Published January 2, 2012 by Bantam (a division of Random House Australia)
Paperback, 341 pages
Read in late December 2012
The Girl in the Steel-Capped Boots is a quick, entertaining read with one of the most unusual and quirky settings, the Pilbara in Western Australia, and an equally unprecedented main protagonists, the city loving female Engineer Lena Todd, who having only just graduated from university has no other option but to take a job on the Pilbara although she’d much rather not have too. A job made further more unappealing by the simple fact her arrival makes her the fifth woman among some three hundred and fifty males working on the expansion of the wharf. With the odds slightly racked against her, and all focus well and truly set upon her, Lena sets out to prove that she is not only worthy of her degree, but the men’s respect and her title.
I loved the premise of this book and Hill delivers with her quirky sense of humour and wild ideas. What I think I loved about this book most of all was how refreshing it was. It was unique, and to be honest a little bit out there considering what else was on the market upon its release. Prior to reading The Girl In The Steel-Capped Boots, I had absolutely no interest in engineering (no matter how much the engineers in my life have tried to explain what exactly they do and how they do the things they do I just didn’t get it and I don’t think I really cared to be honest), and yet I found whilst reading Hill’s novel that I totally understood the world these characters inhabited. Not only that, I felt like I was there, living among them in their little aluminium boxes (dongar) they called home and constantly covered in dust. Once more I wanted to be there. So naturally you can imagine the surprise of my engineering buddies when I started to initiate conversations revolving around engineering – asking them questions and actually listening properly to the answers they gave. They mind you, thought I’d lost my marbles, but were happy enough to answer my questions with big goofy smiles on their faces.
If your like me and have no real knowledge of WA, what would constitute the expansion of the Cape Lambert Warf, and any engineering jargon is sure to flow straight over your head, your in safe hands with this novel. For although Hill aimed to stay true to the Cape Lambert Warf and its various expansions, she does explain in her authors note that she has had to simplify and combine some of the “professional roles…to reduce the number of characters and engineering jargon in this story,” (343) making this story perfect for anyone who really is just looking for a good book to relax with. The characters are captivating and most importantly real, and the story is well paced and the guys – well some of them anyway – are to dream for.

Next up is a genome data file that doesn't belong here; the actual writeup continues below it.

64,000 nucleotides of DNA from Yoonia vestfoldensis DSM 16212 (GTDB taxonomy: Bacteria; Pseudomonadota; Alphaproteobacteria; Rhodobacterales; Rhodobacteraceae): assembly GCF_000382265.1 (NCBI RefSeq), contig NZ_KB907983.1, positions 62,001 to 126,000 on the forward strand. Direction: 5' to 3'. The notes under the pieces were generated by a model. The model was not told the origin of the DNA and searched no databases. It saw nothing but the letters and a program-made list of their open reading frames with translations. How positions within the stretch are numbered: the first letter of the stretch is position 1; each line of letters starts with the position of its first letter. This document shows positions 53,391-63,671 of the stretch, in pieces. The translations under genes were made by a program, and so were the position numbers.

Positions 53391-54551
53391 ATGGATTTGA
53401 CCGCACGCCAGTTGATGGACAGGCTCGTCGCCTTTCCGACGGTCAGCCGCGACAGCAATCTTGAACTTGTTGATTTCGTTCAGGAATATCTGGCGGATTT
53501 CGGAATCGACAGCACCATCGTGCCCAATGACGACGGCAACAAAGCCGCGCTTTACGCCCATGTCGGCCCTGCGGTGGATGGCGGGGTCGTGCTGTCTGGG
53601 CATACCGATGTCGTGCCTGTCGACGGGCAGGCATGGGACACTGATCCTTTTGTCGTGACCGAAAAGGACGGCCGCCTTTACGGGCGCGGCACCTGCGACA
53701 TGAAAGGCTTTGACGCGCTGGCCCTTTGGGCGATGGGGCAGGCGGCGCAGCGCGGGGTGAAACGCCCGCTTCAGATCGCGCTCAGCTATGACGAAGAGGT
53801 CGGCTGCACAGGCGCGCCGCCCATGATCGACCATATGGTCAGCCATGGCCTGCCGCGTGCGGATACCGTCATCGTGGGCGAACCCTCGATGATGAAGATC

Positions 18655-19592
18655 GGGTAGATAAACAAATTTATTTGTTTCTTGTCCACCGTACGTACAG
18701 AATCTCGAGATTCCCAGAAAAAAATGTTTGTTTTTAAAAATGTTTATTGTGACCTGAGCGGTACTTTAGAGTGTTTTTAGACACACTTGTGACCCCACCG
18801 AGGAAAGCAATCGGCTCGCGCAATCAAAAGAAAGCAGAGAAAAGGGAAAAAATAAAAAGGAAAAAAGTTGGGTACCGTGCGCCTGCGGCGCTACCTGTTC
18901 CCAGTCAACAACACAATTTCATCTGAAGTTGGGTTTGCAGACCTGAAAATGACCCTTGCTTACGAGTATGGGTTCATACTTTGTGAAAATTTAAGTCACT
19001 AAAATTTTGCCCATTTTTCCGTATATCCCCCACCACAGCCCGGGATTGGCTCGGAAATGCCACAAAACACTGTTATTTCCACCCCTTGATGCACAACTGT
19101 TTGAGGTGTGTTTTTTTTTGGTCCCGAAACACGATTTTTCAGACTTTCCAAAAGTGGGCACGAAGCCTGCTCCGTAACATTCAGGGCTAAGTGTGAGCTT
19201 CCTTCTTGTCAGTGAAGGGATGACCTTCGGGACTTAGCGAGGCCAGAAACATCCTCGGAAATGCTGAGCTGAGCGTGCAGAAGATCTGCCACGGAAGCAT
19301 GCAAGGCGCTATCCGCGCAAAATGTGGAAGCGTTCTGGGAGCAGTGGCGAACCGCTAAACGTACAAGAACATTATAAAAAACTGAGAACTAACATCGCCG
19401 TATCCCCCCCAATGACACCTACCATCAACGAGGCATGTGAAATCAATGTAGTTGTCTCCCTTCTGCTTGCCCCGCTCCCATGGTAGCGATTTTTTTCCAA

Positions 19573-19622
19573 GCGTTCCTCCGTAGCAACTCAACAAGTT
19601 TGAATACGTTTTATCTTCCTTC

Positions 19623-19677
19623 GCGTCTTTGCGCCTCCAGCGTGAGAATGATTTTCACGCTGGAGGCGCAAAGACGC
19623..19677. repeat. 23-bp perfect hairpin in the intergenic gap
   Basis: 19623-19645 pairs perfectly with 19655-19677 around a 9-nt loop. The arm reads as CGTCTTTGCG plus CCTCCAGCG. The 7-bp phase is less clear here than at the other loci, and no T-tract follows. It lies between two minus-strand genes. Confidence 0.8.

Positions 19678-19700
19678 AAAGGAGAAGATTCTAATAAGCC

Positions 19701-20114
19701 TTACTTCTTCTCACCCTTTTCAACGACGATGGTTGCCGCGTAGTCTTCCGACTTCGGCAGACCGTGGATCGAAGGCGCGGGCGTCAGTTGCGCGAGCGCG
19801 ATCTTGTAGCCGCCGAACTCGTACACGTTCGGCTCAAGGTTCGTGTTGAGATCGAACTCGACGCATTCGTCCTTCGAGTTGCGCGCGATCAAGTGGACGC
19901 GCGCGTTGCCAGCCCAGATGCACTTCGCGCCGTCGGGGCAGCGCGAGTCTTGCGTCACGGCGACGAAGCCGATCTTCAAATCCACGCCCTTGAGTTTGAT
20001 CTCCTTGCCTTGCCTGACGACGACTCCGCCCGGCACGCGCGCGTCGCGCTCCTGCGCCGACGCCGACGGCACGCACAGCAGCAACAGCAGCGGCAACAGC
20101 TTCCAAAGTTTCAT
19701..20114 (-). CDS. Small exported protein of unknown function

It’s clear from her writing that Hill knows what she’s talking about in regards to not only the region, but also the atmosphere on site and the types of characters and personalities that would frequent these jobs. Even before I finished the narrative and made it to her authors note I was beginning to wonder if Hill had worked on the site herself for some aspects of her narrative just seemed flawless. As is obvious from the writing, Hill has not only researched her novel above and beyond duty, but she’s also lived it in the smallest sense. Hill herself has worked as an engineer on the Pilbara and I think her down to earth nature and experiences there have largely resulted in such a well-rounded novel. Her characters are diverse and the atmosphere and culture of the place is well represented and maintained within the story. In fact, the only issues I really had occurred when Todd was back in Perth being ‘a city girl’, for it kind of felt as though the difference between the two aspects of Todd’s character, while adequately developed throughout the novel, had just stepped back a pace or two. As Todd the city girl is just that, a one-dimensioned stereotyped girl that holds little interest to the reader. That said, you don’t realise it whilst reading just how one-dimension and flimsy Lena Todd is at the beginning of the book because Hill is a master of character development, and she uses this to her advantage using every scene and every line to bring something new to light. This is true across the board with all of Hill’s characters – the dirty mouthed Carl who we learn has a weakness for a certain bus driving female staff member; ‘Bulldog’ the hard arsed, straight up and down BOSS who is dealing with some pretty explosive family and personal baggage and insists that everyone toes the line until a certain fresh-faced graduate takes it upon herself to find out what his deal is.
Overall an entertaining read by an author I will be sure to keep my eye on. I look forward to Loretta Hill’s future novels.
This review also appears on Goodreads.